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## How Is a Rational Discussion Possible?One essential ingredient of the solution I have proposed is the remark that, when the logical constants are understood intuitionistically, the formalization (2t) of (RAR) becomes perfectly acceptable. On the other hand, when the logical constants are understood classically, (2) is utterly unacceptable. This situation is far from surprising; on the contrary, it illustrates a general truth reminded above: the classical meaning of the logical constants is deeply different from their intuitionistic meaning. Consider for instance the schema “ (i.e. formalized as However, this situation generates a serious problem: the problem whether a rational discussion between a supporter of classical logic and a supporter of intuitionistic logic is possible at all. How is it possible that there is real disagreement or real agreement between them, given that both disagreement and agreement about a principle presuppose that the same meaning is assigned to it by both parties, while, as we have just seen, the meaning of one and the same formula drastically changes across classical and intuitionistic readings? It seems to me that there are at least two alternative strategies to tackle the problem. The first consists in placing the discussion between the two parties (i) Which intuitive notions should be formalized? For instance: inclusive or exclusive disjunction? Which notion of implication? Which notion of truth? (ii) Which intuitive notion should be chosen as the key-notion of the theory of meaning, i.e. as the notion in terms of which the meaning of the expressions of the formal language (in particular of the logical constants) is to be characterized? For instance: (bivalent) truth (as the realist claims), or knowability/existence of a proof (as the neo-verificationist claims), or knowledge/actual proof (as the intuitionist claims)? In this case the problem can be solved, The second strategy consists in placing the discussion between the two parties I hold the first alternative is better, but I have not an a priori argument; I will argue for my thesis by considering what seems a very plausible tactics and explaining why, in my opinion, it is not viable. The tactics is based on the idea of translating one logic into the other, analogously to the case of the translation of a language into another. As a matter of fact, there are several so-called 'translations', both of classical logic/mathematics into intuitionistic logic/mathematics—the so-called negative translations (by Kolmogorov, Gödel, Gentzen, Kuroda and others); and of intuitionistic logic/mathematics into extensions of classical logic/mathematics (Shapiro, Horsten, Artemov). I shall not enter here into a detailed discussion of this tactics. I want only to stress an obvious fact: that the so-called 'translations' are not translations at all. A translation, in general, must be correct, and it is correct if it is meaning-preserving, i.e. if, for every expression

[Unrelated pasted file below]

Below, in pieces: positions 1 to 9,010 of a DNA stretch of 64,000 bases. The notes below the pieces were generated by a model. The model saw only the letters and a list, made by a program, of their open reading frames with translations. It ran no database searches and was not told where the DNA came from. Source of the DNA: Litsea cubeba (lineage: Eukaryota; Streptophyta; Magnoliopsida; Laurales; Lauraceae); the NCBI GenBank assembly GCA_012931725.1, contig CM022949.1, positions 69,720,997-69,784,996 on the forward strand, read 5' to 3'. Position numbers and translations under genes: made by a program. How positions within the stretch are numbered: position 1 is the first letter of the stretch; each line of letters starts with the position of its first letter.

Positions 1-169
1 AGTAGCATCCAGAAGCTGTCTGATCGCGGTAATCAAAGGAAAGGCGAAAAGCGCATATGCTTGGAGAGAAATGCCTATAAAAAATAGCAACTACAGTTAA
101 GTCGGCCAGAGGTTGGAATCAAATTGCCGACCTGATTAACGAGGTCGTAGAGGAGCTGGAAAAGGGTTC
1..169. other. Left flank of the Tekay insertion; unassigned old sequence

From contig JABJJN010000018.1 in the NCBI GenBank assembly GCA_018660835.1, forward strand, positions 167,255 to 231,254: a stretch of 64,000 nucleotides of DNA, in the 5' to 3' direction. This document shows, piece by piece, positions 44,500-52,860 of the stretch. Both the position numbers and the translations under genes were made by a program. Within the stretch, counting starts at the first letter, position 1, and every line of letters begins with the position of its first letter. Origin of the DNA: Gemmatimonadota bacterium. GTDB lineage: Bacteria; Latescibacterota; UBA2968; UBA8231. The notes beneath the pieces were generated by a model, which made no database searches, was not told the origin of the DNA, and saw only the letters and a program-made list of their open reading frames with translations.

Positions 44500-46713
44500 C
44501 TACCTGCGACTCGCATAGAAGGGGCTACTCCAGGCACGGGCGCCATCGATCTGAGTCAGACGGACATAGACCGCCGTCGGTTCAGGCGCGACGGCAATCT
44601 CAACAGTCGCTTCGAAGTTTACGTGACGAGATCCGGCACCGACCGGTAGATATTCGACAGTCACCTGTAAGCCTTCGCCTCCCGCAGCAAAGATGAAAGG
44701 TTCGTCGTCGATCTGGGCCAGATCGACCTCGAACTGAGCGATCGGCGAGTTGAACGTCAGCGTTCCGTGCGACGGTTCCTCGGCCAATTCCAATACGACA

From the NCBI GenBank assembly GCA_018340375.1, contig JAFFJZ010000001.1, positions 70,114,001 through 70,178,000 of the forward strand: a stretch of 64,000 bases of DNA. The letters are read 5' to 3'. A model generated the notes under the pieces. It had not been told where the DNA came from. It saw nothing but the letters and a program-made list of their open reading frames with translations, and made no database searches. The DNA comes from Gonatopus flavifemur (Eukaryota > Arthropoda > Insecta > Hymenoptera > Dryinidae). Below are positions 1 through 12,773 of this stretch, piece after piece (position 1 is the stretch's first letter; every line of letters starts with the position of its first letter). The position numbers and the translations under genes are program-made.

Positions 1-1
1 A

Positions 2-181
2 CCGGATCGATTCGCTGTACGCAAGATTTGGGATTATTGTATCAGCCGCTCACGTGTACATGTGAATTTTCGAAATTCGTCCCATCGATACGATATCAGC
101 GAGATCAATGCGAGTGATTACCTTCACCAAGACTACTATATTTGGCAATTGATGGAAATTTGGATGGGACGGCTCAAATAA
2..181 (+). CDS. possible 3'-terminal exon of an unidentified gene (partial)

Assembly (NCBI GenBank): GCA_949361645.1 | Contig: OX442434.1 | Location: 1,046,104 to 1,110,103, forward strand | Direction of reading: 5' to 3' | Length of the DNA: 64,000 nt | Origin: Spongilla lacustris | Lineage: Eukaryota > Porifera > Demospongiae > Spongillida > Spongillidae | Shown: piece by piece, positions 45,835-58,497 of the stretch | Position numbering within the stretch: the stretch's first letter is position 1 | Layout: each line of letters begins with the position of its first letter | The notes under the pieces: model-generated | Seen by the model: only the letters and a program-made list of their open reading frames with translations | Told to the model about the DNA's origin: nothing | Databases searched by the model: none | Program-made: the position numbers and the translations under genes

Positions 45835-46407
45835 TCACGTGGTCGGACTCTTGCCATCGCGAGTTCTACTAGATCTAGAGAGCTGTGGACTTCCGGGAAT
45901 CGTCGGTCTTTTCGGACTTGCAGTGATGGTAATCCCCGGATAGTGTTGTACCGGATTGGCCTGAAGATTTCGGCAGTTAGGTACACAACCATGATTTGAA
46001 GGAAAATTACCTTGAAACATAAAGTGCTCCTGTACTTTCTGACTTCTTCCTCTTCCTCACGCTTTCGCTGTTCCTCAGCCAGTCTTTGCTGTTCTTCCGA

meaning as |

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